It reminds me of the helicopter pilot that landed his machine between the people that were being shot by America troops, and the troops, to stop the killing in Mai Lai. The story of Hugh C. Thompson Jr. should be standard reading material for all Americans.

America needs more people like these people to stand up and say; “Enough” The story of Hugh C. Thompson Jr.


Robin Shelley said...

My husband told me about seeing this guy on TV, Ernie, & I wondered if he is jeopardizing his job... don't know if he's elected or appointed... since, as you said, government officials are not paid to "think". We'd better keep a close eye on him.
Admirable! Admirable! Admirable!

Kym said...

Thank you for this story. It illuminated a whole area of this crisis that I hadn't thought about. Of course, renters are going to be caught between banks and owners! I just hadn't realized it.

Kudos to the sheriff!

ben said...

Ernie.. Drove to Ukiah and back today. Very few trucks on the road. Mostly curtain vans and the like. Not many lumber trucks going south. I think I saw three. Only one Evergreen pulp hauler when they used to run 100 loads a day. We had better be ready for a bad slowdown soon. The only dim light is that the price of oil is down.

Robin Shelley said...

How's Laytonville look, Ben? I understand there have been some pretty big changes made there in my absence.

spyrock said...

i guess it is becoming obvious to most of you that something needs to be done about the financial terrorists and predatory lenders. these banks and ceo's need to be fined and required to reimburse the american people for charging us usurous interest rates. there should only be one type of loan allowed. fixed rate. every other kind of loan should be outlawed. there should be a cap of 5% on long term loans of 5 years and longer and a cap of 10% on credit cards or loans of less than 5 years. lenders should be required to disclose their terms and conditions in simple, plain, obvious language. a class in real world economics should be a required subject in high school.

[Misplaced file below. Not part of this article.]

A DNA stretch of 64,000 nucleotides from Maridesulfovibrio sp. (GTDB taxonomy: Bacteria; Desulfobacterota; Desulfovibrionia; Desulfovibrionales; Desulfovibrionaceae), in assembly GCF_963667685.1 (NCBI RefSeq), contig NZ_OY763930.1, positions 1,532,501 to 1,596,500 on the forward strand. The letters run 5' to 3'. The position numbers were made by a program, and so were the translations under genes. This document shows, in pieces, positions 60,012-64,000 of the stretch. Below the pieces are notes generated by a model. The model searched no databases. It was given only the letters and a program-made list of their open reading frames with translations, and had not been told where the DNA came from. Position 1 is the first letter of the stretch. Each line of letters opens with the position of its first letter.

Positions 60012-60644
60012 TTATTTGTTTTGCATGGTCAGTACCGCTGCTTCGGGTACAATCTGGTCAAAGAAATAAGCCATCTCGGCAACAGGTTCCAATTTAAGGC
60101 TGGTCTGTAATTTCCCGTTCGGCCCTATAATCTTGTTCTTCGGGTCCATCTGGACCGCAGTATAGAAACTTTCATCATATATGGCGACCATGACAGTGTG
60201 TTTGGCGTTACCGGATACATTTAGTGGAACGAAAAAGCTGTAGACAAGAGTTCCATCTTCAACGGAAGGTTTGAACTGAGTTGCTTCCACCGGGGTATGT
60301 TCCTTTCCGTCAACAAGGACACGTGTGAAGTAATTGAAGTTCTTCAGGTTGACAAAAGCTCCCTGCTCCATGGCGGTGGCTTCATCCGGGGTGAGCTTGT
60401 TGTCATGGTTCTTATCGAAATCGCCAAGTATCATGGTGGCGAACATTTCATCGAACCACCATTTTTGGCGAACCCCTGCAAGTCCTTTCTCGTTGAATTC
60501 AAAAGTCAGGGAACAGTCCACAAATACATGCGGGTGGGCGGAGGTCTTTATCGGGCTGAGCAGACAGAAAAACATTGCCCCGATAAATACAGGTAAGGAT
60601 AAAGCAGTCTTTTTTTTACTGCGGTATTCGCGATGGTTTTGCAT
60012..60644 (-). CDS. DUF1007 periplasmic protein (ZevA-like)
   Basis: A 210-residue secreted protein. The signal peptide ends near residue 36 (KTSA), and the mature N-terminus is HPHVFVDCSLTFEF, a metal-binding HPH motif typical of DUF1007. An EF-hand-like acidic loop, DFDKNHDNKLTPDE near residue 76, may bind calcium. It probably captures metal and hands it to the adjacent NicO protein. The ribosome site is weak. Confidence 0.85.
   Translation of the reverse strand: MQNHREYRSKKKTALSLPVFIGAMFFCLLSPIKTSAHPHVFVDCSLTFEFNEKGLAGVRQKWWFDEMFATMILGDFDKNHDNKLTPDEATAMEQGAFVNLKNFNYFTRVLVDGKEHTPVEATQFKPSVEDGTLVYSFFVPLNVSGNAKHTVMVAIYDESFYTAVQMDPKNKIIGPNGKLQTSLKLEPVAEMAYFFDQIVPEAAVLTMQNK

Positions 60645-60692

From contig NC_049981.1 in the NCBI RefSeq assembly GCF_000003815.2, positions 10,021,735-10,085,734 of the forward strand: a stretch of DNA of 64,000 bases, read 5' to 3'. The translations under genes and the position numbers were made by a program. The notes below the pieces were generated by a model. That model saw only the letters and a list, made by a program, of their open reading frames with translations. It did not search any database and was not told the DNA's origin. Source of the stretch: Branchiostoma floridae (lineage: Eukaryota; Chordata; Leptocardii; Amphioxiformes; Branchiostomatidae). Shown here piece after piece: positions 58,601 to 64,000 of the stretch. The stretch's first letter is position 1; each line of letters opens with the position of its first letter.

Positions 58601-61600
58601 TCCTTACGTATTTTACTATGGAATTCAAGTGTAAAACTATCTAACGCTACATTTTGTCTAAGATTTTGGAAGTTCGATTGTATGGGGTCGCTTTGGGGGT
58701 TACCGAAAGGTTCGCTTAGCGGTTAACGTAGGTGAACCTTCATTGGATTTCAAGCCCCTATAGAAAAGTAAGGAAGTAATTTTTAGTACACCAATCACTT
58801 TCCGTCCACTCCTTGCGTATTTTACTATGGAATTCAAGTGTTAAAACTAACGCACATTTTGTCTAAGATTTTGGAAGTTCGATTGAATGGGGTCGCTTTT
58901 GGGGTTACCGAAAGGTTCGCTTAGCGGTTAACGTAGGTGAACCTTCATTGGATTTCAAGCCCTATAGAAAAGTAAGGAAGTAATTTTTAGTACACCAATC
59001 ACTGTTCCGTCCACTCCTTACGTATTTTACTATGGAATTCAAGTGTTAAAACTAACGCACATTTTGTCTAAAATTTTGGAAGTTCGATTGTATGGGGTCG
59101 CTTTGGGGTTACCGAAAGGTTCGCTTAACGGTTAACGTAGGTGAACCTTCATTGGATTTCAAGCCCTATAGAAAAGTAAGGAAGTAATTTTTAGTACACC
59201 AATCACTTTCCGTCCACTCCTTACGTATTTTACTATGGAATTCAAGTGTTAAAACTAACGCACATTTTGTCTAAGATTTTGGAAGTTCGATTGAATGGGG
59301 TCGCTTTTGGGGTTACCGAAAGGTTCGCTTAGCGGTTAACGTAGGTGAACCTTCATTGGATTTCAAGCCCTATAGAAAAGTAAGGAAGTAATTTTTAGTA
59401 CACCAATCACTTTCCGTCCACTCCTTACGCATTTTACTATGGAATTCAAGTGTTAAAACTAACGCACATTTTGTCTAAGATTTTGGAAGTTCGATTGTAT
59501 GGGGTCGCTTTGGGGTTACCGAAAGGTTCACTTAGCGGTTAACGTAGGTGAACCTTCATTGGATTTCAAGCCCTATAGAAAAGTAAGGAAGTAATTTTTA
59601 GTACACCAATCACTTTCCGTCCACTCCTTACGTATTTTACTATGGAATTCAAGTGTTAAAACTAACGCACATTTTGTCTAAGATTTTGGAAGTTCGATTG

any lender who made a sub prime or gpm or adjustable rate mortgage that has defaulted must renegotiate the loan into a fixed format at 5% interest per annum.
these are some of the things that would help our economy get back on its feet.

Anonymous said...

Main Entry: Di·og·e·nes
Function: biographical name
Pronunciation: dī-'ä-j&-"nez
d circa 320 B·C· Greek Cynic philosopher; advocated asceticism, self-sufficiency, freedom from convention, moral zeal.

Hi, Ernie. Notice how my dictionary spells the name of the Greek philosopher? No "e" at the end. I thought you would like to know.

But back to the main point, I'd better go back and read the story. That spelling thing really shook me up for a while. (But I'm better now.)

Ernie Branscomb said...

"Hi, Ernie. Notice how my dictionary spells the name of the Greek philosopher? No "e" at the end. I thought you would like to know."

Actually, Diogenese is correct. The Diogenese (Pronounced as in: Chinese) are the followers of Diogenes, who spent his life looking for an honest man. The group of Diogenese have faithfully followed his tradition of looking for an honest man, even into today. I was telling them where to look, so they would know that there is a honest man amongst us. But, thanks for the comment, I always welcome the opportunity to explain my misspellings.

Anonymous said...

You write: "But, thanks for the comment, I always welcome the opportunity to explain my misspellings."

Let me add, none do it with more aplomb.

Ernie Branscomb said...

Nice word “aplomb”. I word have used “gross prevarication”.